Did you know keyboards prior to 1970 didn’t even include an exclamation point? Before that you had to type a period, backspace and then type an apostrophe above the period to make “!”
Maybe that’s one reason why there are so few exclamation points in the Bible.
Who knows? Maybe the typewriters used to create the Bible didn’t even have backspace keys. That was a long time ago and I imagine the typewriters must have been very primitive.
I know they were in “The Flintstones.”
It’s too bad because the Bible is one of the few publications these days that could use an influx of exclamation points.
Think about it: our media inundates us with events it considers exclamation-point worthy.
“Apple about to unveil iPhone 6!”
“Kim Kardashian’s skintight leather steals the show!”
“The 2014 NFL season begins Thursday!”
Let’s compare the “news” of those events to this from 1 Corinthians 15:3-4.
“For I delivered to you as of first importance what I also received, that Christ died for our sins in accordance with our the scriptures, that he was buried, that he was raised on the third day in accordance with the scriptures, that he appeared to Cephas then to the twelve.”
First off, at 324 characters that’s more than twice the Twitter cut. And you reduce the number of social media “shares” you’re likely to garner because most people have never heard of Cephas, the name Jesus gave to Simon Peter that means, “The Rock,” not to be confused with muscleman actor/wrestler Dwayne Johnson.
And it says something about our culture that if you Google “The Rock,” you get about two dozen listings touting the co-star with Mark Wahlberg of “Pain & Gain,” before you get to even one about a venerated Christian saint so beloved by Jesus Christ he became the first pope.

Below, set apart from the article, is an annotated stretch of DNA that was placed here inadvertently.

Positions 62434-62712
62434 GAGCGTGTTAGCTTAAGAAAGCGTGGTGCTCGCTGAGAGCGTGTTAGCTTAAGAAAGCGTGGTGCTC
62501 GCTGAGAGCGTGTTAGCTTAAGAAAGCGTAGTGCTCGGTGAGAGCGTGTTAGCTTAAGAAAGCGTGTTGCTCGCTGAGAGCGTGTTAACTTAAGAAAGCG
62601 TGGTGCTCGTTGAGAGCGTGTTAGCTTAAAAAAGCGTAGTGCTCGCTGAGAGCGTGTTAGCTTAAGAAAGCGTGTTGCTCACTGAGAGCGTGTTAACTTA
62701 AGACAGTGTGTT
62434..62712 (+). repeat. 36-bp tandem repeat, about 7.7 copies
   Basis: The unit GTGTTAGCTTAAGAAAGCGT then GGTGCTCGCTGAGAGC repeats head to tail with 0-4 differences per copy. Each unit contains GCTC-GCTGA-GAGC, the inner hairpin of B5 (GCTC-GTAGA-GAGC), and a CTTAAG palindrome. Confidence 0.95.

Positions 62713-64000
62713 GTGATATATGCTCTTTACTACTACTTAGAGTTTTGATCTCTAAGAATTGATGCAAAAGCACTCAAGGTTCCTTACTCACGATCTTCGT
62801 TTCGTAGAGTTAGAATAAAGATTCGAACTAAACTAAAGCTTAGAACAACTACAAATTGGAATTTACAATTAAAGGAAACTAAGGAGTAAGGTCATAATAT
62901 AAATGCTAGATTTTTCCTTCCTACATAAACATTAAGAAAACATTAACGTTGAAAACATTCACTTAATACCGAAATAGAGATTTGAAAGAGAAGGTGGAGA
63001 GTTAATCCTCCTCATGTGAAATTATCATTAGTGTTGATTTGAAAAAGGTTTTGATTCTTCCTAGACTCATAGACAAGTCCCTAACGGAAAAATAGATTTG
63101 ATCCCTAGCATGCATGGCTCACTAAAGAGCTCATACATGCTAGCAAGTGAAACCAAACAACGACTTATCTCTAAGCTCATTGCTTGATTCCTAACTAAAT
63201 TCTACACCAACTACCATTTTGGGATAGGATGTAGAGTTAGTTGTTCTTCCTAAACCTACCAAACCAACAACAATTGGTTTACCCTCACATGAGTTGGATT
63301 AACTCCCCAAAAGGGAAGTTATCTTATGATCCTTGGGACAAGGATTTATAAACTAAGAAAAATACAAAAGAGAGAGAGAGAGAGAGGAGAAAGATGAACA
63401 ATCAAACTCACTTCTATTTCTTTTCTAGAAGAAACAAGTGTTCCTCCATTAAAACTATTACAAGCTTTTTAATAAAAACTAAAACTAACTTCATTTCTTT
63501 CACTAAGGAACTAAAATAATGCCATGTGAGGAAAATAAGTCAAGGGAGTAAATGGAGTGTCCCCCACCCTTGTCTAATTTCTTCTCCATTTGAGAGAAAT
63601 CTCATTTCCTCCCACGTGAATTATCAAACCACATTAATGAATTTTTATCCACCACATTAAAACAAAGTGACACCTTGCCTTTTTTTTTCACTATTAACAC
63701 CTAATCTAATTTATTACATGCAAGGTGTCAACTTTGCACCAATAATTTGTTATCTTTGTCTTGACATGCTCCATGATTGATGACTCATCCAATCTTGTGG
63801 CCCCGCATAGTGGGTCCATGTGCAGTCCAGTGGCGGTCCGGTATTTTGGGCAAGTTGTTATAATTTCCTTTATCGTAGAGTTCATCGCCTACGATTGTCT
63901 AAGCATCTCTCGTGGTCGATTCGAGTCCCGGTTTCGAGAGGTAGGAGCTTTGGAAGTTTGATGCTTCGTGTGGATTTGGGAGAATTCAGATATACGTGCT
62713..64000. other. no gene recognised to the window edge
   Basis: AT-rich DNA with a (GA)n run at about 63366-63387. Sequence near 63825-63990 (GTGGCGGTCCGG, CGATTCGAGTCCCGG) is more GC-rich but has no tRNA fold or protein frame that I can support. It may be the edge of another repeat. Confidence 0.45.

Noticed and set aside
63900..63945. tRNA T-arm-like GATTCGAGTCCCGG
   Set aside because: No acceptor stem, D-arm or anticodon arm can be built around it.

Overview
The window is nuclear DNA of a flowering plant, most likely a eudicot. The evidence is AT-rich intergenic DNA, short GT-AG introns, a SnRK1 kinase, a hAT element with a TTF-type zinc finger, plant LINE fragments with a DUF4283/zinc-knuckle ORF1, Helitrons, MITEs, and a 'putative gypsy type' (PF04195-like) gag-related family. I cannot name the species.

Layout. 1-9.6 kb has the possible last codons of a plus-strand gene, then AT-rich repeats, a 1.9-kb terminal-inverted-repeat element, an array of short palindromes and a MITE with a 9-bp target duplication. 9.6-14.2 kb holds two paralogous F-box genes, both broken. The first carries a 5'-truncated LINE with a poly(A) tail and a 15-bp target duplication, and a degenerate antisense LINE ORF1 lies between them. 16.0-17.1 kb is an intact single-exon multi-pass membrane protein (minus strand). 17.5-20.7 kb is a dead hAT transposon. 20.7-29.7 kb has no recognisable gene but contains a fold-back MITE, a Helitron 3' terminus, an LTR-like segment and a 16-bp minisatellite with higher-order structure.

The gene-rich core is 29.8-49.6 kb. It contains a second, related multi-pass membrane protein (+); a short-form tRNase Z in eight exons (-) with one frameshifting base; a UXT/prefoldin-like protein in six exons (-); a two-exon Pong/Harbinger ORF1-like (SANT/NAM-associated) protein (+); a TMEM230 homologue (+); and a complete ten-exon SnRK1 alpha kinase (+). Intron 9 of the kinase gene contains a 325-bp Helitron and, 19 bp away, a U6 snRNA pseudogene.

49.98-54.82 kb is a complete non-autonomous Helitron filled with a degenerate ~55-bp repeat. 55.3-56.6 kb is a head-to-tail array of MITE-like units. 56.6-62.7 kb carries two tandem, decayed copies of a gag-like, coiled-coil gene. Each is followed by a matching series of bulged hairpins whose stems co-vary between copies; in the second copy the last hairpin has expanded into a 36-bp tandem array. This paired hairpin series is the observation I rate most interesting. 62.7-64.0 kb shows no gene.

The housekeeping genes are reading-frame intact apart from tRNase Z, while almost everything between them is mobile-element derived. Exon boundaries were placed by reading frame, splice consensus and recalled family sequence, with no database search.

But let’s bring the Corinthian passage up to date to try and secure a strong SEO rate. Here’s how I’d write it:
“Christ died for our sins! He rose from the dead! #JCkicksDeathsAss!!!”
I try not to use more than one exclamation point, but the resurrection of the Savior, I think, warrants at least a trio.
So much of the Bible is too understated to resonate with today’s readers.
Take just the very first sentence of the very first page, Genesis 1:1: “In the beginning, God created the heavens and earth.”
Could our holy creation be more ho-hum? Advertisements announcing Labor Day sales were more euphoric.
Let’s try the memorable 3rd verse of the same chapter, but with the punctuation it deserves.
“And God said, ‘Let their be light!’ And there was light!”
Could you imagine what the press release would look like if a ballyhooed self-promoter like Trump pulled off a stunt like that?
It’s estimated 100 million Bibles are sold each year.
That’s impressive. But I wonder how many people actually read it.
Imagine how much better the world would be if all the people who bought and owned Bibles behaved like the Bible says they ought to.
It’d be great.
So many of us succumb to spiritual lethargy, living lives as boring as Bibles.
Adding exclamation points, italicization, highlights and underlines to new Bibles might help readers better understand the way we’re supposed to treat one another, that the world is rife with daily opportunities for joy so many ignore.
Or maybe we just need to strive to do something every day to ensure the number of exclamation points we have in our writing never exceeds the number exclamation points we have in our lives.
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